The greatest accomplishment of contemporary society is to have created a large group of skeptics who are neutral.  This is a large group of "unfixed" people who make up their minds right before they cast their votes.  Because this group of people far exceed the number of people in any political camp, it is therefore possible to recall a president who once had high popular ratings, or give power to a politician who is independent and unafraid of reform.  For the sake of social progress, let all of us each become a skeptic, a neutral person and an "unfixed" person.  Let us not give our deep love  only to one person such that we become the slave of bias.

As bonus, here is the report on an extraodinary debate between two politicians (from the same party, no less). 

(New York Times)  Angry Exchanges in Debate by Two Republican Hopefuls for Senate.  By Michael Cooper.  August 10, 2006.

The two Republicans seeking to unseat Senator Hillary Rodham Clinton clashed ferociously last night in a debate that centered far more on questions of marital infidelity, nepotism and other personal attacks than on what either candidate would do if elected.

Kathleen Troia McFarland, a former official in the Reagan-era Pentagon, repeatedly hammered John Spencer, a former mayor of Yonkers, for having an extramarital affair with a city employee while he was mayor, having relatives on the city payroll, and raising property taxes. Mr. Spencer fought back, accusing her of distorting his record with “lies and innuendos and half-truths” while ignoring her early pledge to run a positive campaign.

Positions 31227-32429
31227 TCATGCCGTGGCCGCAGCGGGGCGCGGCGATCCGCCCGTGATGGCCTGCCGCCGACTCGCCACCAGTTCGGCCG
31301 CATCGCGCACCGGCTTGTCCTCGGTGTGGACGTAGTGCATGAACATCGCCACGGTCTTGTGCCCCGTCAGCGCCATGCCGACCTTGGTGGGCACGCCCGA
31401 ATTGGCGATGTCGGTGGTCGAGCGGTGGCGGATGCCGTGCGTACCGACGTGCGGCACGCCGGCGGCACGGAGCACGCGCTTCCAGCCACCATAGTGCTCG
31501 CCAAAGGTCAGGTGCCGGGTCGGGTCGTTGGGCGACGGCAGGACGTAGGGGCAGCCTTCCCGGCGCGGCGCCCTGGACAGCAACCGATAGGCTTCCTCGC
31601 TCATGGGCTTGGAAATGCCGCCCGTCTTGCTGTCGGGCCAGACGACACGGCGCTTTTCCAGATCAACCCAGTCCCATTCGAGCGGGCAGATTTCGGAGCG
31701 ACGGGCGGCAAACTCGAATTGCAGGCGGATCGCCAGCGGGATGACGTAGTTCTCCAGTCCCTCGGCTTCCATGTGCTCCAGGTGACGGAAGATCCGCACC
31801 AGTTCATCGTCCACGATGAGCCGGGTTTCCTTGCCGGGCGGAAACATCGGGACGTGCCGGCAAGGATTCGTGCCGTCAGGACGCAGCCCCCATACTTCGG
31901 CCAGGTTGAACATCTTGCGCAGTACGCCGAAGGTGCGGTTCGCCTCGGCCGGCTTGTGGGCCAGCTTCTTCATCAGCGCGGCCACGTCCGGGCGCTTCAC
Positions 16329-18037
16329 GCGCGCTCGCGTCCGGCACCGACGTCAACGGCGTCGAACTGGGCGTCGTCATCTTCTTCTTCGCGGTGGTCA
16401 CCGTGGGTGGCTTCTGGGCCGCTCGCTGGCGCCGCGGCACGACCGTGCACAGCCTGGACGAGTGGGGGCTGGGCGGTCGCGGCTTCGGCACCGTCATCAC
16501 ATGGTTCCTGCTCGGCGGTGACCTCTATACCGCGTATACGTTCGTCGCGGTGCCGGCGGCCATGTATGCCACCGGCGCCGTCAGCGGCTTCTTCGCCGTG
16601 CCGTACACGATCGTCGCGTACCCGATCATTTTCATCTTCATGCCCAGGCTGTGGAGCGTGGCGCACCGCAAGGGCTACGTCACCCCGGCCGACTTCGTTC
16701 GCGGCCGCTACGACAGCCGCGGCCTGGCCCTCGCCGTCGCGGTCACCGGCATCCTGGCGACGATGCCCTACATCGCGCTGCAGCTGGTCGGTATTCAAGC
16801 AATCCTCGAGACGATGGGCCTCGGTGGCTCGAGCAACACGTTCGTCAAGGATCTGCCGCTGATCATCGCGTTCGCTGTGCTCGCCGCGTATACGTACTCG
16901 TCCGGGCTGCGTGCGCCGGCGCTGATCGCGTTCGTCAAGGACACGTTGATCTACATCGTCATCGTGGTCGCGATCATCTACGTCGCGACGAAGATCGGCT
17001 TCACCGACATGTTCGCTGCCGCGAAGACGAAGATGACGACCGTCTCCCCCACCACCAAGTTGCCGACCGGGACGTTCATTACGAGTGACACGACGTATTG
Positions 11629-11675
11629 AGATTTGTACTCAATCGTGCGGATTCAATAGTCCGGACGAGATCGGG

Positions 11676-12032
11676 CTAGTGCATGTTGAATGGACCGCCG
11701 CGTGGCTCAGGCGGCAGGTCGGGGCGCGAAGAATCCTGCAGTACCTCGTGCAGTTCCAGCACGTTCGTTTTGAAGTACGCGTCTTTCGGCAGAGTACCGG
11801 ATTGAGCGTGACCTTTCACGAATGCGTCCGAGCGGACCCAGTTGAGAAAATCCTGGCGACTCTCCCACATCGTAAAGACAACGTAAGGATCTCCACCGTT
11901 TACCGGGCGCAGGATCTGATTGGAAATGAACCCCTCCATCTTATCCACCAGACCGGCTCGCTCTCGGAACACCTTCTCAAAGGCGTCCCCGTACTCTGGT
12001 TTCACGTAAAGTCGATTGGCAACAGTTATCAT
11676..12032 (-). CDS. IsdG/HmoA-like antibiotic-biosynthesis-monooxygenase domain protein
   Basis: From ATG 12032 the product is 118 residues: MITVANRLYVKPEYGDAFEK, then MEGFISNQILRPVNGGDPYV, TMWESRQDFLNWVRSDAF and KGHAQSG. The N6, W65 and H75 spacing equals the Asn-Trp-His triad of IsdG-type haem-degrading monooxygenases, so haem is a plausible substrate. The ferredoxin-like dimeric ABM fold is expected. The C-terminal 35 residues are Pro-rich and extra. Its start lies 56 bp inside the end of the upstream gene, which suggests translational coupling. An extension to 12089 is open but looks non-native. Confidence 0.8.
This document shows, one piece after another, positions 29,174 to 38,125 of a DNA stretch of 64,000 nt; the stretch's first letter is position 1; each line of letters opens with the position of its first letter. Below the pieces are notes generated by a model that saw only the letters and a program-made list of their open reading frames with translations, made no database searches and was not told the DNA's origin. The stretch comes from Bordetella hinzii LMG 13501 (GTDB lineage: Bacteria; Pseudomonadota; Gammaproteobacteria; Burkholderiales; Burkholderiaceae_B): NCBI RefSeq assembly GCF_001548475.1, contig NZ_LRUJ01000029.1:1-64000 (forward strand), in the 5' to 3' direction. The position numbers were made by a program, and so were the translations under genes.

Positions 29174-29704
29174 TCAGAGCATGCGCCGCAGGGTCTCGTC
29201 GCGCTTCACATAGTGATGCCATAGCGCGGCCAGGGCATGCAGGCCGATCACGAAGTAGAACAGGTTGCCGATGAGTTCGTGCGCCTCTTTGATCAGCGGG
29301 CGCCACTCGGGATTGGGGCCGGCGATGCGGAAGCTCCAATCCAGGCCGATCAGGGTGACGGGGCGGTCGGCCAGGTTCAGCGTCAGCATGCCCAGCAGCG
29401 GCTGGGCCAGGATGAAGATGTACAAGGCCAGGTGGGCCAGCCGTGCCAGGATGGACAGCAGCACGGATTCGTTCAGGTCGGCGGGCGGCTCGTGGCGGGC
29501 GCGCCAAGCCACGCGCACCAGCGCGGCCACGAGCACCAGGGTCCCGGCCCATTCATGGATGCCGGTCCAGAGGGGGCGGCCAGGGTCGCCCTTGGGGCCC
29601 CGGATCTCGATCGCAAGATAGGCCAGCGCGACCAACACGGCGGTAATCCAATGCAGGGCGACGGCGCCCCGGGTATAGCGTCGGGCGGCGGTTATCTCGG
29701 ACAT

“She’s insulted my wife, she’s insulted my children, she’s insulted my military record, criticized my service in Vietnam,” Mr. Spencer complained when he was asked about the tenor of the race. “I do not think that my personal life, or Mrs. McFarland’s personal life, or problems that she may be having, are part of the dialogue that the state and the people of New York care about, or the nation.”

Ms. McFarland responded that the issues her campaign raised were fair game.

“You brought up your wife, and I must tell you that that’s not a personal issue,” she said. “That’s a professional issue. Because when you were mayor of Yonkers, you had an affair with your secretary while you were married to somebody else. You tripled her salary and made her your chief of staff. You were living with her. You doubled your own personal income. You got financial gain from that. And you had two children.”

Their debate, at Pace University in Manhattan, was the latest flashpoint in a primary campaign that has, at times, more closely resembled reality television than a Senate race.

At one point, Ms. McFarland turned to Mr. Spencer and said, “You taxed and spent like Hillary, and you’ve behaved like Bill.”

Mr. Spencer retorted: “That was probably worked on for months by her staff. To say, let’s get the sound bite, you know? Let’s get the sound bite, let’s get the headline. What nonsense.”

He bristled at the onslaught, saying that the woman he had gone on to marry had not been a secretary but “a career professional with 22 years working for three former mayors and city managers.” He asked how Ms. McFarland, as a woman, could insult “another woman’s career and her children.”